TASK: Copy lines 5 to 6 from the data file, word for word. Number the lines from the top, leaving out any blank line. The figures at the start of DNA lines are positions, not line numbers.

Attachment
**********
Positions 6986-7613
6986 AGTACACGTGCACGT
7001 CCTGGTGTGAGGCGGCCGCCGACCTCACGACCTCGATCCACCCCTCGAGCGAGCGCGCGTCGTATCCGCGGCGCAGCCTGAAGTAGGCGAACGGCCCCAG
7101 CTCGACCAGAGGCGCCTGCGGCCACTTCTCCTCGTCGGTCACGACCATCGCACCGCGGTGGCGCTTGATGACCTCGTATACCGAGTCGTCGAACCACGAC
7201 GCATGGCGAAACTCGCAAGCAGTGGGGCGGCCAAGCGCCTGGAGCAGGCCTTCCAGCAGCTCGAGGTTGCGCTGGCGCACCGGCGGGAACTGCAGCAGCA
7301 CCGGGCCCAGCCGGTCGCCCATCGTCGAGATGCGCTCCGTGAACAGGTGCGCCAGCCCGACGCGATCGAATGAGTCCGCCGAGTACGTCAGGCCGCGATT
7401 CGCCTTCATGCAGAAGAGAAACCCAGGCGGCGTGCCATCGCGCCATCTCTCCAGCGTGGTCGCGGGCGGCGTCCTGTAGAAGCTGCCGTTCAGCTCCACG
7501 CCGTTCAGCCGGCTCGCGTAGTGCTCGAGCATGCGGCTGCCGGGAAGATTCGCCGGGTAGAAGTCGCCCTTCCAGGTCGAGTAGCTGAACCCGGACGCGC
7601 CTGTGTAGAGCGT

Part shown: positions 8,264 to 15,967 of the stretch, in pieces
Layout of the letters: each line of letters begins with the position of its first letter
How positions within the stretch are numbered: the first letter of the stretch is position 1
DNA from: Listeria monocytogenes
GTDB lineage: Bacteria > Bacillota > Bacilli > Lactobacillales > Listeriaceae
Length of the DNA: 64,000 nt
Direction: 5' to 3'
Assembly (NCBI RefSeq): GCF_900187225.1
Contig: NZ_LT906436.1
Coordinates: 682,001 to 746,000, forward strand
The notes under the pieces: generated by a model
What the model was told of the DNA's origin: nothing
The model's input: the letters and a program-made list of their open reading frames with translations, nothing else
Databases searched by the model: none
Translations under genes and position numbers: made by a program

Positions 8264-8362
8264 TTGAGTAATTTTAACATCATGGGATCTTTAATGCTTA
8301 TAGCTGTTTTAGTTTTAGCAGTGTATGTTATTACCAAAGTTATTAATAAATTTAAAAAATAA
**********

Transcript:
7201 GCATGGCGAAACTCGCAAGCAGTGGGGCGGCCAAGCGCCTGGAGCAGGCCTTCCAGCAGCTCGAGGTTGCGCTGGCGCACCGGCGGGAACTGCAGCAGCA
7301 CCGGGCCCAGCCGGTCGCCCATCGTCGAGATGCGCTCCGTGAACAGGTGCGCCAGCCCGACGCGATCGAATGAGTCCGCCGAGTACGTCAGGCCGCGATT